Gloria W. first walked into the New Town Alano Club about 25 years ago. She went to meetings, got a sponsor and started school. She eventually chaired meetings, graduated with a second college degree and started her career.
Gloria now works at a major health institution on the South Side of Chicago, "and I am so very gratefulmiracles happen every day at the New Town Alano Club, and I am one of them," she said.
The New Town Alano Club ( NTAC ) is the nation's first Alano club with a specific LGBTQ outreach. It is a not-for-profit corporation that provides meeting space for more than 50 12-step recovery meetings, such as Alcoholics Anonymous ( AA ), Al-Anon, Co-Dependents Anonymous ( CODA ), Crystal Meth Anonymous ( CMA ), Sexual Compulsives Anonymous ( SCA ), Narcotics Anonymous ( NA ) and more.
NTAC provides such services as educational opportunities regarding the disease of addiction, sober living and sexual health; meeting referrals, recovery literature and information about local drug-and-alcohol recovery services. There also are volunteer opportunities and more.
The New Town Alano Club is anonymous at the press level, and it just uses first name and last initial for all.
"Those who founded NTAC did so because of the lack of a safe place to share their true selves," Gloria said. "In 1980 it was dangerous to be 'out.' We had many members and quickly grew out of our first two locations. Then the AIDS crisis hit. We lost members almost weekly. Many of us became active with Act Up, TPAN, BEHIV, etc. Service work is a cornerstone of any 12-step program. However, our numbers could no longer support our former location, [so alderman] Tom Tunney agreed to rent to us at our current location, 909 W. Belmont Ave. That was 18 years ago this upcoming June.
"New Town Alano Club is very active in trying to meet the needs of our community," Gloria said. "We are still active in HIV prevention and provide HIV testing, in conjunction with the Center on Halsted. In the past we have provided free education services on meditation, mental health, health insurance changes, etc."
The club's paying members are a small fraction of those who utilize the club, she said. Members may pay $10 a month or $100 a year. "We get anonymous contributions and those who attend meetings are encouraged to put $2 in the meeting basket. However, no one is turned away who has a desire to recover."
The majority of the meetings at NTAC are Alcoholics Anonymous. The fastest growing is Crystal Meth Anonymous. It recently added another Underearners Anonymous, Dual Diagnosis Anonymous ( for those recovering from mental illness as well as addiction ) and Sexual Compulsive Anonymous with a focus on porn addiction.
"We have roughly 20,000 encounters a year, based on the number of people attending each individual meeting," Gloria said. "Some people may attend several meetings a day and others once a month, or even less, so it is impossible to know exactly how many individuals come through our door. I am sure that over the years there have been thousands. At least 50 percent of those who come to NTAC are from the LGBT community. And we have a meeting specifically for transgendered people and their supporters."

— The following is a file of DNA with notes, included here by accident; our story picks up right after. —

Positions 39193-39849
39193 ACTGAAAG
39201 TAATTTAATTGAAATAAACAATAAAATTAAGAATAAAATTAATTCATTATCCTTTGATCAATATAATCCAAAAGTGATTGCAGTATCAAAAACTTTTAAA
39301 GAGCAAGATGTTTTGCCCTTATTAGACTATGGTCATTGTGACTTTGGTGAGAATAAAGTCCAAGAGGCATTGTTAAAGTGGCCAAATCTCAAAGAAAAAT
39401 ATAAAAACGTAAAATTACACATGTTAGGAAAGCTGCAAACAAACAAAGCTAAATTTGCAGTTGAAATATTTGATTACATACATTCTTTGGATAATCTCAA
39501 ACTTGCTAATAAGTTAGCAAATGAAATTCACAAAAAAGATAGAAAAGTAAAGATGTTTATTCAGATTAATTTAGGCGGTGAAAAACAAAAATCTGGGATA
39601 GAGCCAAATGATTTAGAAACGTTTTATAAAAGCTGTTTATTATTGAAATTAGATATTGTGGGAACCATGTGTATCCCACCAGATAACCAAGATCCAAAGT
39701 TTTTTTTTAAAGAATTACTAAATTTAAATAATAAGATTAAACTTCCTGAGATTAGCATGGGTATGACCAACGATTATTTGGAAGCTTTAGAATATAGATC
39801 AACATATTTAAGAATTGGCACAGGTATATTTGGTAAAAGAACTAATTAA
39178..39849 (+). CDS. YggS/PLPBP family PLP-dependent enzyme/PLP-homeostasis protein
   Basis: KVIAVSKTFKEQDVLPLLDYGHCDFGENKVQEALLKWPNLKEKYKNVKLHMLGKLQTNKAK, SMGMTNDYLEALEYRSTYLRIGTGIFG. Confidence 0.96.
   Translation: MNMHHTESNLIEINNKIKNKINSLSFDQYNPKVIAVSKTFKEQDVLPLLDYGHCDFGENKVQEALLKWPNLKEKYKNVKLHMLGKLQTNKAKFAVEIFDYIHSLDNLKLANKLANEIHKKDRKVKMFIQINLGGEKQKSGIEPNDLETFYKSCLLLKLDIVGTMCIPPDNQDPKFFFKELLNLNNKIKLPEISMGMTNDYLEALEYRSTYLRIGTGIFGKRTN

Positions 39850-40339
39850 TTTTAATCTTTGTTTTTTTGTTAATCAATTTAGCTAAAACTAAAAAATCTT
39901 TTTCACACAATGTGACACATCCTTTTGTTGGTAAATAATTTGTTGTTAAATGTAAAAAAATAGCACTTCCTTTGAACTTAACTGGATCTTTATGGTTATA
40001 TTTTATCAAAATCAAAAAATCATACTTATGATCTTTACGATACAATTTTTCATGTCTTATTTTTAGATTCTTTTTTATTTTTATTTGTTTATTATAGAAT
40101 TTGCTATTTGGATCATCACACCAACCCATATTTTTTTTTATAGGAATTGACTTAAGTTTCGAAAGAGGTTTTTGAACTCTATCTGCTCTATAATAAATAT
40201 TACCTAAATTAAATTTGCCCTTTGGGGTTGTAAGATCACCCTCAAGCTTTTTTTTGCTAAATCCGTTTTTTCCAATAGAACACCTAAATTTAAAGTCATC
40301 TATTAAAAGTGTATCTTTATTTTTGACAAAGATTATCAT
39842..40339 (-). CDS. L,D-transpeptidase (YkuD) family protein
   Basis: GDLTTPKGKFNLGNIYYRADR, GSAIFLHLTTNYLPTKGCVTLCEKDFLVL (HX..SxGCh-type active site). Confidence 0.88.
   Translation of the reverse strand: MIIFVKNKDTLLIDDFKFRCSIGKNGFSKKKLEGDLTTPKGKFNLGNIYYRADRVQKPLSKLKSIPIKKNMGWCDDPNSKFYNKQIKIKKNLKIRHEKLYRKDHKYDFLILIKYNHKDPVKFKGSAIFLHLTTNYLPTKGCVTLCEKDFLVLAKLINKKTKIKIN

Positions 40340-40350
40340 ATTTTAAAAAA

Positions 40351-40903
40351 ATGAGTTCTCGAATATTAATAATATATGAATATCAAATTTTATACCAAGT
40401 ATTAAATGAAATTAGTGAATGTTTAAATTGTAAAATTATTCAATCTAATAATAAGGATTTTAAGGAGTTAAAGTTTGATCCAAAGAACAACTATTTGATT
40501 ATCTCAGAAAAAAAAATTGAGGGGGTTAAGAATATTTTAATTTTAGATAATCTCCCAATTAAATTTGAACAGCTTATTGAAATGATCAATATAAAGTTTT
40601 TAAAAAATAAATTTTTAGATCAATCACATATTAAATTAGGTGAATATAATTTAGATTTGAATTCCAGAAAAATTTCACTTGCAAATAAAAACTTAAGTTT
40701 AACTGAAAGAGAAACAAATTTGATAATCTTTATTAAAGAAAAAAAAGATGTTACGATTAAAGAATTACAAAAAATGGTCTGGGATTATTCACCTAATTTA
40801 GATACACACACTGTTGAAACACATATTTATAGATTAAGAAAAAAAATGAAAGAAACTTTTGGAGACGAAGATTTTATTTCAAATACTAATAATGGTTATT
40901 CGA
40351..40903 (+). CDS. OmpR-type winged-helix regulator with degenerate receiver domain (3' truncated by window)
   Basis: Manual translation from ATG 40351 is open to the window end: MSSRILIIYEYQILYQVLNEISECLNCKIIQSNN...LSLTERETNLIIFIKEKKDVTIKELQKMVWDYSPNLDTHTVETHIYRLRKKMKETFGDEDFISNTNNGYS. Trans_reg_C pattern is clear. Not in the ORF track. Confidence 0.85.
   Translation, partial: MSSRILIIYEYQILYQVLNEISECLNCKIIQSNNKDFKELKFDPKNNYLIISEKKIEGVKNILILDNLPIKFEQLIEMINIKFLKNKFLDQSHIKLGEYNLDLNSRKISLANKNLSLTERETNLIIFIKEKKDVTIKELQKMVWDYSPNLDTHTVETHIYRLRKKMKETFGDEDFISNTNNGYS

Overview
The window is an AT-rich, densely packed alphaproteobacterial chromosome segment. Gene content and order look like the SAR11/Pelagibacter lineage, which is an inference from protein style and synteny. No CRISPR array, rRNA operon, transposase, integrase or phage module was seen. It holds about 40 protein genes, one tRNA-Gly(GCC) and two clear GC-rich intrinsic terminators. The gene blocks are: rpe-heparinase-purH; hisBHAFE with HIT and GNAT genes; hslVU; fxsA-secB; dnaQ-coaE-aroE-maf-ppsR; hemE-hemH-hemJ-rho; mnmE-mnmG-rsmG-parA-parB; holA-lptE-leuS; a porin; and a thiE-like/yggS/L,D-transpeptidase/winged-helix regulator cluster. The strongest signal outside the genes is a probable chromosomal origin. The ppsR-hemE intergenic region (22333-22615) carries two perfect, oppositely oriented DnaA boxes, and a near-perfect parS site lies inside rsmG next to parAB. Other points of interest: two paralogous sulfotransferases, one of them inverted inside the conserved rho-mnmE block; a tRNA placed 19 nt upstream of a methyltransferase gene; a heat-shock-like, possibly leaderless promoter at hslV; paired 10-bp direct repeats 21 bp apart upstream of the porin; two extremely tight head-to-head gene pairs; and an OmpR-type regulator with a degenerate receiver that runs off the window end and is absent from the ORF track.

Gloria said people from all walks of life, from all professions walk into NTAC. "I myself am a licensed medical professional, and we have people coming from the four corners of the earth to see the first Alano Club in the USA with an LGBT outreach. I am honored and humbled to be president," she said.
NTAC works with the Chicago Round Up, another 501( c )( 3 ), which organizes a yearly event of multiple speaker meetings, a play, dinner and dance. "We provide volunteers and attend fundraising events. We also support, and are supported by, the Rec Room, which is another Alano Club with an LGBTQ outreach," she said.
The New Town Alano Club has participated in the annual Chicago Pride Parade over the years "to let people know we exist and are happily, joyfully, sober and gay," she said. "We let our presence and demeanor be the magnet for newcomers. We never tell people what to do, but are available when people seek help."
Gloria said Tunney "has been very supportive."
"When the recession hit [seven or eight years ago], it hit us very hard," she said. "We were often behind in our rent. We owe a lot to Tom. It isn't easy for any not-for-profit to survive [over the past] eight years. Our primary mission is to be available to those in recovery, especially the newcomer. Those in early recovery seldom have employment."
In its efforts to be financially stable, NTAC has downsized the number of rooms it rents and it solely operates with volunteers. "We have added meetings despite the reduction of our physical footprint," she said.
NTAC is part of Amazon Smiles; thus, a portion of each purchase gets earmarked for NTAC, if the buyer identifies NTAC as the organization they wish to support.
"Our short-term goals are to satisfy the needs of the recovering community, provide a safe space for all, provide meetings that are as relevant as they are varied, strengthen the bonds we share with our fellow organizations and become financially sound. To that end we are exploring grant opportunities," Gloria said.
The NTAC's long-term goal is "to be fiscally secure," she said. "There are many changes happening in Boystown and I would like to see NTAC be able to weather any financial storm. After all, another generation is looking for their miracle to happen to them."
For more information, contact the New Town Alano Club by email at email@example.com or by phone at 773-529-0321.